287731 Selection of Individualized Dosage Regimens by Using a Stochastic Optimization Approach
Specific techniques for individualizing and optimizing the dosage regimen and clinically monitoring each patient are necessary to offer her/him the proper doses of medicine promptly. This is of special concern for medicines that are costly or whose toxic effects are severe (e.g., oncological agents). The optimal dosage regimen for an individual is a combination of dose amount and dosing interval (i.e., time between doses) which minimize the risk (1-α) that the drug exposure deviates from the desired therapeutic window. The therapeutic window is defined as the range of drug exposure (e.g., blood concentration, area under the curve concentration-time) [TWL,TWU], which is below a threshold defining an acceptable risk of toxic side effect TWU and above a threshold defining a minimum acceptable level of therapeutic efficacy TWL. Laínez et al. (2011) show how a dose feasible range can be obtained provided an acceptable risk level. Such an approach can be applied for those pharmacokinetic (PK) models for which the dose variable can be isolated. In this work, the dosage regimen optimization problem for general pharmacokinetic models (i.e., those described by differential-algebraic equations) is presented by using a scenario based stochastic NLP which optimizes a downside risk metric. The scenarios are derived from the posterior joint distribution of the individual’s PK parameters which is obtained following an approximate Bayesian inference approach. A Smolyak rule is used for (i) the selection of the scenarios (i.e., combination of PK parameters) to be considered and (ii) the approximation of the downside risk metric. Two case studies, Gabapentin and Cyclophosphamide, are presented to emphasize the advantages and limitations of the proposed approach.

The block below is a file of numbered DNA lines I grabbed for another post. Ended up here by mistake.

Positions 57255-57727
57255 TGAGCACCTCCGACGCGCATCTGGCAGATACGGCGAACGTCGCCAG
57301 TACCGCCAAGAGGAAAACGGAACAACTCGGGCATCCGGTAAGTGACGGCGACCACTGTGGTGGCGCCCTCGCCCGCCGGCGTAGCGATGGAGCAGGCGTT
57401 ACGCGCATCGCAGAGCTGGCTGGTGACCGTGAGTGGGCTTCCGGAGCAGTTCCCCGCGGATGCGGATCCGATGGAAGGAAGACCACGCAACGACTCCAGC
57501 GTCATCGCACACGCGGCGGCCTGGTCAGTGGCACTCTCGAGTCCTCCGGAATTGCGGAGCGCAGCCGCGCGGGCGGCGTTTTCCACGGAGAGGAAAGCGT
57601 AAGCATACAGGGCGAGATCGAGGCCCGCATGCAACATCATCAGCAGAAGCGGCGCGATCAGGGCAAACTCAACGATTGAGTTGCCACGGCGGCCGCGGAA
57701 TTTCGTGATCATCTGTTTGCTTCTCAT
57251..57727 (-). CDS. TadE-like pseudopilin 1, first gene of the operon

Laínez, J.M., G. Blau, L. Mockus, S. Orcun and G. Reklaitis, “Pharmacokinetic Based Design of Individualized Dosage Regimens Using a Bayesian Approach”, Ind. Eng. Chem. Res, 50, 5114-5130 (2011)
Support from the United States National Science Foundation (Grant NSF-CBET-0941302) is gratefully acknowledged.